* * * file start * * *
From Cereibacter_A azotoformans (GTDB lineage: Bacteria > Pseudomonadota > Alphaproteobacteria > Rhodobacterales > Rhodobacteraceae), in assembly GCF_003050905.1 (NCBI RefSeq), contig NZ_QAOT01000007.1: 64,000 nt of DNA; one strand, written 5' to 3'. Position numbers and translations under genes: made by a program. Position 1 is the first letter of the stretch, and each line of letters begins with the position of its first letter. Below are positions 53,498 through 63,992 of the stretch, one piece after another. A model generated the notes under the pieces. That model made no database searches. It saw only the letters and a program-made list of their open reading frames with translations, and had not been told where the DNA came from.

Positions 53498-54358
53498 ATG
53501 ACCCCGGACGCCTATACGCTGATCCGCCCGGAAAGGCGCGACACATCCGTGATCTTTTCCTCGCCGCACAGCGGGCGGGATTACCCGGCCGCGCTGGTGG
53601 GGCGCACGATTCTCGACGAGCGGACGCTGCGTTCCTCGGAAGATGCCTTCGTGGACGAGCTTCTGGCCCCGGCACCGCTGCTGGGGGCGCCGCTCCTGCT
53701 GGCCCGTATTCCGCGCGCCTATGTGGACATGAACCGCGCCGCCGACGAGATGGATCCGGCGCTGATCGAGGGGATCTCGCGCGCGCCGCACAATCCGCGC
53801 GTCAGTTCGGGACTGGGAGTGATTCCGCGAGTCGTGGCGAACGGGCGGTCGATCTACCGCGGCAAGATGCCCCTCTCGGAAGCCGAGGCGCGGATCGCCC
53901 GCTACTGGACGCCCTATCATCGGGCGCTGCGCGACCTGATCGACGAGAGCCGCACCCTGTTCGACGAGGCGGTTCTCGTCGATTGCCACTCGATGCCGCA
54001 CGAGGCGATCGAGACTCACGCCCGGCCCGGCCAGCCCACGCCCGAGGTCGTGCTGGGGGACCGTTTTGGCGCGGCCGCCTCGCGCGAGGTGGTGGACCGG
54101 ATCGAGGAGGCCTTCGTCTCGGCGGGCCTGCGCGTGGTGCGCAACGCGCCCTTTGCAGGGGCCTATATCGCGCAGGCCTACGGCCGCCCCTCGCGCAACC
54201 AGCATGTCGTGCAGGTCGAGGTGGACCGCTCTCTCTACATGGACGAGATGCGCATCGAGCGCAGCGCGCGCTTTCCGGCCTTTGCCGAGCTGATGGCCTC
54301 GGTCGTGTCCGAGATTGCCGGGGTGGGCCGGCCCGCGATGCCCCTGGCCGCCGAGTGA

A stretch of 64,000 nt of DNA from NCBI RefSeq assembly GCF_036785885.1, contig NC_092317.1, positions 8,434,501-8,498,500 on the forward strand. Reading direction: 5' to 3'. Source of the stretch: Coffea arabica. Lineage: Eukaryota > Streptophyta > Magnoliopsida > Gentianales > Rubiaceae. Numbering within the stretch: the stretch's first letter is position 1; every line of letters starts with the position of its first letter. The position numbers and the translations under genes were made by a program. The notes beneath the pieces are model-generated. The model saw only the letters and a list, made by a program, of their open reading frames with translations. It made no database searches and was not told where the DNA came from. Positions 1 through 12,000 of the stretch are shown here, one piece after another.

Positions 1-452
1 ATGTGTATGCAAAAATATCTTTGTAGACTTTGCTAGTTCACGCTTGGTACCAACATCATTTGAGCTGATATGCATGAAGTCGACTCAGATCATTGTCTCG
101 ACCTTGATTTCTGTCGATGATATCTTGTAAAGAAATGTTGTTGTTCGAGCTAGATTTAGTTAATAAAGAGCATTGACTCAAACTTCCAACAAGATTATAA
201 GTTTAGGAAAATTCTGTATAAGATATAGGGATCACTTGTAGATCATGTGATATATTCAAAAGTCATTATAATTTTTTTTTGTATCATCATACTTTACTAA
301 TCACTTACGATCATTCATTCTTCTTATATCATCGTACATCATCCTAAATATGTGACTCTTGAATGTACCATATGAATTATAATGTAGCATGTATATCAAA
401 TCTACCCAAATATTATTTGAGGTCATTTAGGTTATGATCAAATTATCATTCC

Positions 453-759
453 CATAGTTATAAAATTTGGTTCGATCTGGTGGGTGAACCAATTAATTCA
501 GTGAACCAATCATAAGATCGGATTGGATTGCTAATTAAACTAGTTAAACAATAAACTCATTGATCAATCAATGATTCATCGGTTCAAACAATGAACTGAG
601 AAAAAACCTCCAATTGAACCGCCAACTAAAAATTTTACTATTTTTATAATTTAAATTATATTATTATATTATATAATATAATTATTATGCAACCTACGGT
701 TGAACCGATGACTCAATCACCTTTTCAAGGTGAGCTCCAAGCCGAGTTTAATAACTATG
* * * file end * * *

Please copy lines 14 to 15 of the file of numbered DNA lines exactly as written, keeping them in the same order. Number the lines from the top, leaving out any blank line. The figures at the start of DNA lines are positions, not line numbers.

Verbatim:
Positions 1-452
1 ATGTGTATGCAAAAATATCTTTGTAGACTTTGCTAGTTCACGCTTGGTACCAACATCATTTGAGCTGATATGCATGAAGTCGACTCAGATCATTGTCTCG